John Clare

David Macbeth Moir, in Sketches of the Poetical Literature of the Past Half-Century (1851; 1852) 287-88.

Although not to the same extent as Burns or Bloomfield, as Hogg or Cunningham, John Clare has also just claims to be regarded as a true poet, — the wild pea being a flower in its way, as well as the statelier moss-rose. His pretensions, however, are of the humblest: he has no imagination, and exceedingly little either of the inventive or the constructive faculty, and may be said to stand in much the same relation to an epic poet, that a limner of fruit and dead-game pieces does to an historical artist. But he has nature and observation; and what he does in his own unpretending way is done accurately and well. We feel ever that he has seen with his own eyes, and that he describes from his own emotions: he gives us nothing at second-hand; so, if not a high, he is ever a true and an original painter. There is a simple nature about many of his pieces which is exceedingly touching; and had not something of the true inspiration burned within him, the light of his gentle genius could never have broken through the mass of encompassing darkness which seemed so helplessly to shroud his early fate, — for the prime of his life was absorbed in toils and privations sufficient to have ground ordinary spirits to the dust. The marvel is, that he did what he has done.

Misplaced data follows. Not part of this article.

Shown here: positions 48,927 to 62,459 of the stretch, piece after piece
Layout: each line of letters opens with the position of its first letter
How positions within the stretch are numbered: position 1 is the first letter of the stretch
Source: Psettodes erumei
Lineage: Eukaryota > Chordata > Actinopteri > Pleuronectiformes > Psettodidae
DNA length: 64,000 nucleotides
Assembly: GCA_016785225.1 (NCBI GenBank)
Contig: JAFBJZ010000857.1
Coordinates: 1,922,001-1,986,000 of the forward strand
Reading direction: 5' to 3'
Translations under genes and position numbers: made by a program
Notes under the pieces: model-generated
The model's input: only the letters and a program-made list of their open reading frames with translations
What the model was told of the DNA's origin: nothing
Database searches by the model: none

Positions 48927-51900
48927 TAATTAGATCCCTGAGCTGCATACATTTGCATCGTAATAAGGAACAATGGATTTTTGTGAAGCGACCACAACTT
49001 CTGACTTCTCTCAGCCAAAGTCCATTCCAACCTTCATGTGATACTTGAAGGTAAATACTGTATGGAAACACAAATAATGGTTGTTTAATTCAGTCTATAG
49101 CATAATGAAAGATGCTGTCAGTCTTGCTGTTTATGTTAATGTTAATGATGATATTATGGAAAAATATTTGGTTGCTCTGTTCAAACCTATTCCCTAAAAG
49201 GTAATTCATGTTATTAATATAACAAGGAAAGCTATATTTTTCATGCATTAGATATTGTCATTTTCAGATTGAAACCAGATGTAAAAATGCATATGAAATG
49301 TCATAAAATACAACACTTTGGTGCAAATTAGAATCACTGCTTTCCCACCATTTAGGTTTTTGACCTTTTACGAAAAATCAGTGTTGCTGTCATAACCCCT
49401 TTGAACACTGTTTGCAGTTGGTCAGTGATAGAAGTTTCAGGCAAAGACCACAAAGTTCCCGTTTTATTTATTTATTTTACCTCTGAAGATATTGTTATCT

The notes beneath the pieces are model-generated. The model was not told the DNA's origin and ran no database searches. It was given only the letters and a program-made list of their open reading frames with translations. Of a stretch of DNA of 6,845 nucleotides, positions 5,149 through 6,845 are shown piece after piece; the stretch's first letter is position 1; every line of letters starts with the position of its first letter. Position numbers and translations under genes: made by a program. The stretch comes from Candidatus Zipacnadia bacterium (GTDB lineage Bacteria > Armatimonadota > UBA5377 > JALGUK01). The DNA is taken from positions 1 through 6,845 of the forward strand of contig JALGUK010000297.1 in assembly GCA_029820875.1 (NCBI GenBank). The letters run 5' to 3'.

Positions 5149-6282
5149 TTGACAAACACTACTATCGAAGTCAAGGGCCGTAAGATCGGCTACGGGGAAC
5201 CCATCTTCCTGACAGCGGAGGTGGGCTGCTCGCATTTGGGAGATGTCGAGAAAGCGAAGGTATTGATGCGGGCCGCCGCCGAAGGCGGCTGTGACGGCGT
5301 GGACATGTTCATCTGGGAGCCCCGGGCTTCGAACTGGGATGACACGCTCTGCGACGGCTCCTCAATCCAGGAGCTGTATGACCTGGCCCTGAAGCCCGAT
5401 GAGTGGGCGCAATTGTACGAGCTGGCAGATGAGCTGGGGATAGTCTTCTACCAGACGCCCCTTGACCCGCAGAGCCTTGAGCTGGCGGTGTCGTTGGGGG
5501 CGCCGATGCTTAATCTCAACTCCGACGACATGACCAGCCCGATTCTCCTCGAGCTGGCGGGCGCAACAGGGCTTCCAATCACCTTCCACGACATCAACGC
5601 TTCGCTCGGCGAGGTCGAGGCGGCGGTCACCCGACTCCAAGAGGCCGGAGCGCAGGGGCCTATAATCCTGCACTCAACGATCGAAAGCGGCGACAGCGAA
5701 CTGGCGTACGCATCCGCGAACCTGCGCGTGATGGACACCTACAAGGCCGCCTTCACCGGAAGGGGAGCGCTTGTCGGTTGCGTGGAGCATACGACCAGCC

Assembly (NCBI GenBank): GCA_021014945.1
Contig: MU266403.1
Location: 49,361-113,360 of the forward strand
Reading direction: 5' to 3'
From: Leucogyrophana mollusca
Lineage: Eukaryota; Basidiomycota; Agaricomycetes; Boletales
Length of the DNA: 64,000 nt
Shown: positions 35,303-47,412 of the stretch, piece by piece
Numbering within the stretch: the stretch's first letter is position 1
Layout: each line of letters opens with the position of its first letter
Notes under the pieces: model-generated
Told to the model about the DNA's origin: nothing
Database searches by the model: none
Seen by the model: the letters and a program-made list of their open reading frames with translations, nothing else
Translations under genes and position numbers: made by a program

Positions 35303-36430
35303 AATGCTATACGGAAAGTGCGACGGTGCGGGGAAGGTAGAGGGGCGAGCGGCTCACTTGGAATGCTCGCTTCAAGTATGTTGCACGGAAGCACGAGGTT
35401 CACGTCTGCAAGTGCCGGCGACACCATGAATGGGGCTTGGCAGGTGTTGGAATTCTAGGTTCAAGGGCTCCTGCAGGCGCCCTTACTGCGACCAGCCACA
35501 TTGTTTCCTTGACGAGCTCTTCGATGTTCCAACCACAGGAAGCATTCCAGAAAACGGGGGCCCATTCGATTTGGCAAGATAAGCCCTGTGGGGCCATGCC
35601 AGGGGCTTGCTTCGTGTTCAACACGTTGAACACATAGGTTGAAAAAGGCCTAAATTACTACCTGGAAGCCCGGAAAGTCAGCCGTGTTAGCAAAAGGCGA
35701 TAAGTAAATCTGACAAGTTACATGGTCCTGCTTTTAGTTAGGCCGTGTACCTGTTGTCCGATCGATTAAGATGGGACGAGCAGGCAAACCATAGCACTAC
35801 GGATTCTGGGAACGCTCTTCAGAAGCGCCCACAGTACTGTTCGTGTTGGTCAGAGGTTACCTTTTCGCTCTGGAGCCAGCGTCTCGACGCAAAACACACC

The moving accident was not his trade;
To stir the blood he had no ready arts;
'Twas his alone, reclined in rural shade,
To pipe a simple song to thinking hearts;

and he did so with a true fresh nature, if only with a rustic art.